All of a sudden, we were off. I didn’t here a gun or hooter, there was just a fast surge forward. The swim was on. I started pushing against the current and climbing the waves. This was fun. This is what sea swimming is all about. Every now and then I looked up for the buoy and corrected my tendency to veer to the left. It took a while to get there but eventually I rounded the yellow blob. The sea conditions changed instantly. Now the current was pushing from the side but I was still climbing waves. The next buoy and the next turn came quickly. Now everything was pushing me down the beach. It made things far to easy. I felt relaxed and cruised down to the next buoy ready for the next lap.

The folly of my pre-race nutrition regime hit home a little way into the second loop. One moment I was happily fighting the current and climbing the waves, the next I had the taste of hot chocolate in my mouth. More worryingly I could feel little bit of walnuts as well. I had no desire to make this the first time I’d thrown up in the sea so I swallowed hard and concentrated on making progress. I now had the taste of salty hot chocolate and walnuts in my mouth. The harder a swam the more the feeling rose. It all disappeared as I rounded to buoy. The feeling passed, I felt relieved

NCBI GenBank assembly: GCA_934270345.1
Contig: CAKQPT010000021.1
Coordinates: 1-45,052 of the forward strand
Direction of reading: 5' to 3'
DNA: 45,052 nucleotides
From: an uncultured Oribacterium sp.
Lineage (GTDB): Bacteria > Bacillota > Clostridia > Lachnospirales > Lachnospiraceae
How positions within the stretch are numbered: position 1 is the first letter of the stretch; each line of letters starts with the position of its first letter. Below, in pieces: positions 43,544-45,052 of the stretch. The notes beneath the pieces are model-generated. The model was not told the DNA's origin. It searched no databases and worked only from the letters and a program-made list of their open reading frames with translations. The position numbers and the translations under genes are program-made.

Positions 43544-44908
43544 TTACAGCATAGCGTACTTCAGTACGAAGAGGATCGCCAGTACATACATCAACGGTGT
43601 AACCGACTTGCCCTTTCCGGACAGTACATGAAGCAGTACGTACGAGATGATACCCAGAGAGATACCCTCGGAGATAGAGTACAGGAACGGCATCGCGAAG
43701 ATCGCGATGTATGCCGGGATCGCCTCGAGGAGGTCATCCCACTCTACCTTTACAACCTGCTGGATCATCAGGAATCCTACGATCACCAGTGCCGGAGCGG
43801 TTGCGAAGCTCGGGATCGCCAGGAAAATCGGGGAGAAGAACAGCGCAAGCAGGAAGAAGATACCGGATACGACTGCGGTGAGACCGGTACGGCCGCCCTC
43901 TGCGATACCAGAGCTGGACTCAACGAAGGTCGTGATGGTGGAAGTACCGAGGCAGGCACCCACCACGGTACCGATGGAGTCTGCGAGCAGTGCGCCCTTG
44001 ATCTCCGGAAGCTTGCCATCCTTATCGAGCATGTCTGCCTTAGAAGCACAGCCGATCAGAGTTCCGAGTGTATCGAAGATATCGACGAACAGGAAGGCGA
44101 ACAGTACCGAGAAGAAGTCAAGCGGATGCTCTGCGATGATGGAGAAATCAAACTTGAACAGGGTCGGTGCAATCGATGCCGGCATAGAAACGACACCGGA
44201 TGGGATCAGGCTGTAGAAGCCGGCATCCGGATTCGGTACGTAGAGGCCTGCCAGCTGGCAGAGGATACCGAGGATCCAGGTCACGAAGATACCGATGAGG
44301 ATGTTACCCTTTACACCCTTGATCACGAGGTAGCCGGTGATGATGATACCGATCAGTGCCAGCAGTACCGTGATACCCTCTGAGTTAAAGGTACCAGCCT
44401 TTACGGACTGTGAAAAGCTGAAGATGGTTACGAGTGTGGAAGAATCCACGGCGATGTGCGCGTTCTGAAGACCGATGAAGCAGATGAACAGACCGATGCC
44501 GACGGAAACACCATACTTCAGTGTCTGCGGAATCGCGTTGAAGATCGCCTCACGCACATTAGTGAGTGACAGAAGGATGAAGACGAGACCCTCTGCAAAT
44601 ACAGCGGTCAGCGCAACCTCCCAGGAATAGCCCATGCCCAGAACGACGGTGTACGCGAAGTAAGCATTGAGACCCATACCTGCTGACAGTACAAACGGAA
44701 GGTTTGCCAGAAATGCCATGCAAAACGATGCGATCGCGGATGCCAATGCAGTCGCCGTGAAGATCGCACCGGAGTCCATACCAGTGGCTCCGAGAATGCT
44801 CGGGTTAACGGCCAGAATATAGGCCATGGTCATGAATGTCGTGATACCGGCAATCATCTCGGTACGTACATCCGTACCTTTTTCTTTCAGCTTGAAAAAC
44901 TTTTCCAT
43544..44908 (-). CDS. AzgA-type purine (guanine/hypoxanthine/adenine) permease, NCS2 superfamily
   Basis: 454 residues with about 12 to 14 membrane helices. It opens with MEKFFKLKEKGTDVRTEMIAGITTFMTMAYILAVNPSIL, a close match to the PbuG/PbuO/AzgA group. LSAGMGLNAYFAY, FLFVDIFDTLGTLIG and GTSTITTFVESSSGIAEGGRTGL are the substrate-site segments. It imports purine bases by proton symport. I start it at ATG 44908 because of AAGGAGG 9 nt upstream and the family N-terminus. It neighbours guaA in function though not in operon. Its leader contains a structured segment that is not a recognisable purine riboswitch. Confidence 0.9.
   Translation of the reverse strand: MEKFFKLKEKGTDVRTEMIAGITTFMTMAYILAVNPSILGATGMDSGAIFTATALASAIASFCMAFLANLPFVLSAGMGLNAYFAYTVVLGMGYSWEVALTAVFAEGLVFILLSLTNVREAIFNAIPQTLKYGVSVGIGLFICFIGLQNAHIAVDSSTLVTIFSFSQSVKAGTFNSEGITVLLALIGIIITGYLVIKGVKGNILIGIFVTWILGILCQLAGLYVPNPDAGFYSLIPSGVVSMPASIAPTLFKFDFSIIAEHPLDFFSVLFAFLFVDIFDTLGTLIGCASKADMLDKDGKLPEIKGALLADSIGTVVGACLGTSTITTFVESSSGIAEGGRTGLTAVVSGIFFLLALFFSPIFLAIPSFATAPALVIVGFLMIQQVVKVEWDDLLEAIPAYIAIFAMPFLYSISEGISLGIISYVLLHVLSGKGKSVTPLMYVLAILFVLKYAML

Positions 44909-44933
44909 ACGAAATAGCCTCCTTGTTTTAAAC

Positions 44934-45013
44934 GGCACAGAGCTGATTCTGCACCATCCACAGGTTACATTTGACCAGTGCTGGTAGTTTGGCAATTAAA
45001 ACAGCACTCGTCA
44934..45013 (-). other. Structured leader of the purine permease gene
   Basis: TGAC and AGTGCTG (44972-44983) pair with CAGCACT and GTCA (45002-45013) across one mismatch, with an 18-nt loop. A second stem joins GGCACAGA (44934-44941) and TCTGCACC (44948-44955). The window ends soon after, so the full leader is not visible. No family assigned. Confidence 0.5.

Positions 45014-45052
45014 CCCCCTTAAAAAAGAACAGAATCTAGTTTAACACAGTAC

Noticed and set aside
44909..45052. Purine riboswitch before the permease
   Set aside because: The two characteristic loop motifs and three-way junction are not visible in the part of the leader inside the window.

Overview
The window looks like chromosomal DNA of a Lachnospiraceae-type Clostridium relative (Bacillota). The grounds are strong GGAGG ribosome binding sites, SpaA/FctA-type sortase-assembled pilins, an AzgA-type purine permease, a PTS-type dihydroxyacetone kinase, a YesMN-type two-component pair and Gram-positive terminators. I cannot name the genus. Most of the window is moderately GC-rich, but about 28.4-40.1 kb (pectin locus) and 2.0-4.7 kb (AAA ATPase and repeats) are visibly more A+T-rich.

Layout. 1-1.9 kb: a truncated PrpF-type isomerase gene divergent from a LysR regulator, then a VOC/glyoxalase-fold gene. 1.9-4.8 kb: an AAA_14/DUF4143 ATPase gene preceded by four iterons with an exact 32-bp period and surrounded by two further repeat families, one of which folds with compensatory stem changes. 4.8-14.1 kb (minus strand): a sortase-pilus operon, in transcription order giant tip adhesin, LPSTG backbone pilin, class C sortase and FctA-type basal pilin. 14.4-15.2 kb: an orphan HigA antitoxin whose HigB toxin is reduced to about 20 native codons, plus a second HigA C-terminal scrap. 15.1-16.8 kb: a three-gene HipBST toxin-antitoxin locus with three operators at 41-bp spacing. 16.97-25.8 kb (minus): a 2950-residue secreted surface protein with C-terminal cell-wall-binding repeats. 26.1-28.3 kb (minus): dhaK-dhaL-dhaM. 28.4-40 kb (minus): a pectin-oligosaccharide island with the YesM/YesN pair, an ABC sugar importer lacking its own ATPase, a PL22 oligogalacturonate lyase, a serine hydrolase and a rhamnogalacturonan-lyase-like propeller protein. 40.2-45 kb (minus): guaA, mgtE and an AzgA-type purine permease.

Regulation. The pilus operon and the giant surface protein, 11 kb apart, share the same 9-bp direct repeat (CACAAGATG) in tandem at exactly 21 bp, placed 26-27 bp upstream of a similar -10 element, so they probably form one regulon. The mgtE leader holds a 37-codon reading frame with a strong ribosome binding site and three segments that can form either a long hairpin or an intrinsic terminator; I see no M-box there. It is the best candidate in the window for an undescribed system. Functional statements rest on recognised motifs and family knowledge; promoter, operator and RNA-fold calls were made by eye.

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The finish, a good place to end.

The final leg went well, the weakening current pushed me all the way to the finish where the only hard decision to make was where to stop swimming and get to my feet. Despite the feeling of rising nausea I really enjoyed the swim. Hopefully the rest in the series will be just as enjoyable.

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A small cold aquatic playground

Sometime in the late autumn swimming in cold water was very appealing but now whilst standing on the Baltic coast looking at a makeshift outdoor swimming pool in Tallinn it felt very different. The water was about as cold as it could be before being solid. The air temperature was even colder. There was ice on the ground and the odd flurry of snow in the air. The reality was very different to the romantic notion of the autumn.